Farm Progress

Midwest Cover Crops Council website features more than 160 peer-reviewed research articles on a wide range of cover crop-focused topics

April 8, 2015

2 Min Read

Have you heard the hype about cover crops and wondered how much science is behind it? Quite a lot, it turns out, as a visit to the newly updated Midwest Cover Crops Council's  online library reveals.

The council's recently updated list features more than 160 peer-reviewed research articles on a wide range of cover crop-focused topics dating back to 1973. Abstracts of those articles, which are listed in chronological order from most recent to oldest, are available for free.

"This collection of articles demonstrates the amount of good research that's being conducted right now on cover crops," says Dr. Matt Ruark, assistant professor of soil science at the University of Wisconsin. He says the uptick in research is a response to the growing number of questions farmers are asking about the costs and benefits of cover crops. "This research provides the scientific backbone for recommendations about cover crop management."


Extensive body of cover crop science available online


Questions researchers are trying to answer range from practical issues, such as how and when to establish and terminate cover crops, to economical and environmental questions on how cover crops affect cash crop yield, what impact they have on soil health and water quality, and if they sequester carbon.

Related: University Study: Use cover crops to lure deer from livestock feed

Nitrate loss from farmland – especially in Iowa's Raccoon River watershed, which supplies much of the drinking water for the City of Des Moines – is one question that has received considerable media attention. Several research articles in the MCCC library show that cover crops can significantly reduce nitrate losses from crop ground. Planting cover crops is one management option in Iowa's Nutrient Reduction Strategy that can help farmers reach nitrate reduction goals.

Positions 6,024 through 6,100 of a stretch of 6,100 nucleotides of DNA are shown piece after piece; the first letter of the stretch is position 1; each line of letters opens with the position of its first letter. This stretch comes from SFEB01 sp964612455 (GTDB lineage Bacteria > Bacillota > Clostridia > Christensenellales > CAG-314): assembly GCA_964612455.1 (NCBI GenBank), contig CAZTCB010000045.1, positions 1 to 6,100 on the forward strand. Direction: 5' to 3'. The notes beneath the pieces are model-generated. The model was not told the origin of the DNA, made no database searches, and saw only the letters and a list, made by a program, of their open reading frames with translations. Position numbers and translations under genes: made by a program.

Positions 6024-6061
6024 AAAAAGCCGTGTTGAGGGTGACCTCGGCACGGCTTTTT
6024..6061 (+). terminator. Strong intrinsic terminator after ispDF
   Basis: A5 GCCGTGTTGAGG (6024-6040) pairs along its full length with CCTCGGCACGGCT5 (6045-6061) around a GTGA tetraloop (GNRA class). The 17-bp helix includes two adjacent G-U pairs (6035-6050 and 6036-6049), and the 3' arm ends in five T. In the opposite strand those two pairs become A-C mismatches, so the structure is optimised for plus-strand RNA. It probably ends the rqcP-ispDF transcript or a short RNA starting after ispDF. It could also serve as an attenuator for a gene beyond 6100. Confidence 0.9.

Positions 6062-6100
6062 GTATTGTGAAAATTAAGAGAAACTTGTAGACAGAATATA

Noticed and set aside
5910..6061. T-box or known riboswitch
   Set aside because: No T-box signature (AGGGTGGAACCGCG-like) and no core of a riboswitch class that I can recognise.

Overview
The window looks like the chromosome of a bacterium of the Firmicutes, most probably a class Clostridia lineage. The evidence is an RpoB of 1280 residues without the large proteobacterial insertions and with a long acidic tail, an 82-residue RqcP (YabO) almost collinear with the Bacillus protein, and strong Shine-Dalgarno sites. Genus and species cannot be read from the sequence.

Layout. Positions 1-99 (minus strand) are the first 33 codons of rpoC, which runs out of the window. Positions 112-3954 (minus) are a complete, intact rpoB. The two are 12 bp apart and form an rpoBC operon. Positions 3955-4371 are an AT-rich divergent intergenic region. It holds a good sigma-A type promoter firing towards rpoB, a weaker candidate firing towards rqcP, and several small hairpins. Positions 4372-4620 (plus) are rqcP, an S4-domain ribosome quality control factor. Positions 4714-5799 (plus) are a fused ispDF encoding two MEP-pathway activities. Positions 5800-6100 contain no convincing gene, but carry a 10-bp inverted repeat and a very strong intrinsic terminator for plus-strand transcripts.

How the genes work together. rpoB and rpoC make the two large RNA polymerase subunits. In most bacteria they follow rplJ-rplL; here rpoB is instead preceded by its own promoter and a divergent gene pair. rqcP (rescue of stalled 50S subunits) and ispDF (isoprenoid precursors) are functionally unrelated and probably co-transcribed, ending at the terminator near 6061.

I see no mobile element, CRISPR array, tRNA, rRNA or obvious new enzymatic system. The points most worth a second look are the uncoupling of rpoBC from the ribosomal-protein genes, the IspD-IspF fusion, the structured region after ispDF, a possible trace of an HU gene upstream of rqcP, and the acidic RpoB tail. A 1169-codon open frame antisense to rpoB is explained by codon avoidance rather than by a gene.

Cover crops are noted for their ability to reduce erosion, but much of the recent research on them has focused on the role they can play in improving the quality and health of the soil itself. "More and more results are being published from long-term research that show the beneficial impact of cover crops on soil quality," Ruark says.

Thinking About A Cover Crop? Start With Developing A Plan
Taking time to design your cover crop plan will increase the successful establishment of the crop and potentially allow for improved staggering of fall harvest.

Cover crops improve soil health by increasing microbial diversity, root diversity and soil organic matter. Increased organic matter has many other benefits, including an ability to resist soil erosion, increase water-holding capacity and help cash crops access nutrients in the soil

The Midwest Cover Crops Council is a coalition of members based in nine states and the Canadian province of Ontario. The goal of the MCCC is to facilitate widespread adoption of cover crops throughout the Midwest to increase the productivity of soil resources and improve the ecological, economic and social sustainability of farming systems.

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